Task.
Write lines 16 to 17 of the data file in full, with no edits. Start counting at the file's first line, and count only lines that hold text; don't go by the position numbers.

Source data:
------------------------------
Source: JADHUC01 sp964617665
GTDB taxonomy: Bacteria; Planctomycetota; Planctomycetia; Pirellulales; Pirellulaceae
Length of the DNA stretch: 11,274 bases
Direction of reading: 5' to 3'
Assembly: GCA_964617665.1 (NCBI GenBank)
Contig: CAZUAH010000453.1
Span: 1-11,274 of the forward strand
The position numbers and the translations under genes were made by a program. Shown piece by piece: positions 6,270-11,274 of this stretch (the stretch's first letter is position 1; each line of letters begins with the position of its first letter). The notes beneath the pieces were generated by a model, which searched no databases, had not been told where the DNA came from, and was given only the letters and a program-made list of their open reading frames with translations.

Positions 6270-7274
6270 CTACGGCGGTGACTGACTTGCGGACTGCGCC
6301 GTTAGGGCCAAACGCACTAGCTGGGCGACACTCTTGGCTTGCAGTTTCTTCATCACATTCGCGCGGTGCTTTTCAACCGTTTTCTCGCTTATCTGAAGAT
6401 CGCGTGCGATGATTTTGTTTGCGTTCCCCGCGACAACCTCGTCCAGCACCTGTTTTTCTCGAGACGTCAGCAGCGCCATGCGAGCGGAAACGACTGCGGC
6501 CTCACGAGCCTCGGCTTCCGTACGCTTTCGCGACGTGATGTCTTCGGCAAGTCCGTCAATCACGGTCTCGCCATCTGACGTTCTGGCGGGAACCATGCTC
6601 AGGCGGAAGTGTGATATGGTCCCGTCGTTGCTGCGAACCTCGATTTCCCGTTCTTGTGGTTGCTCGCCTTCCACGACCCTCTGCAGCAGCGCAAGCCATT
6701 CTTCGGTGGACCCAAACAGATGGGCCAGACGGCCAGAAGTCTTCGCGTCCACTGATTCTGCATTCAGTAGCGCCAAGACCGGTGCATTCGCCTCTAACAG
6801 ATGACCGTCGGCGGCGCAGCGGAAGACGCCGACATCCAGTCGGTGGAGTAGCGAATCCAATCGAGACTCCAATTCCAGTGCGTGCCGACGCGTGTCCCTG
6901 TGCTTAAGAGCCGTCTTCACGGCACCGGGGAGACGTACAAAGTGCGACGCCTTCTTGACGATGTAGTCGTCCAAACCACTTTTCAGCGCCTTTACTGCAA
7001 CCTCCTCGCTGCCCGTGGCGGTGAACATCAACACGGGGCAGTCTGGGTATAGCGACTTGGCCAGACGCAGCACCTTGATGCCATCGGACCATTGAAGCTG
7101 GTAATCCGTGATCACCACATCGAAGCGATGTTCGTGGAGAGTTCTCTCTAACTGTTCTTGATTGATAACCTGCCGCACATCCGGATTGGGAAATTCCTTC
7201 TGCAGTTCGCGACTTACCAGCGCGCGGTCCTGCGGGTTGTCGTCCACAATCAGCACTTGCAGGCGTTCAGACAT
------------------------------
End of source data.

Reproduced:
6801 ATGACCGTCGGCGGCGCAGCGGAAGACGCCGACATCCAGTCGGTGGAGTAGCGAATCCAATCGAGACTCCAATTCCAGTGCGTGCCGACGCGTGTCCCTG
6901 TGCTTAAGAGCCGTCTTCACGGCACCGGGGAGACGTACAAAGTGCGACGCCTTCTTGACGATGTAGTCGTCCAAACCACTTTTCAGCGCCTTTACTGCAA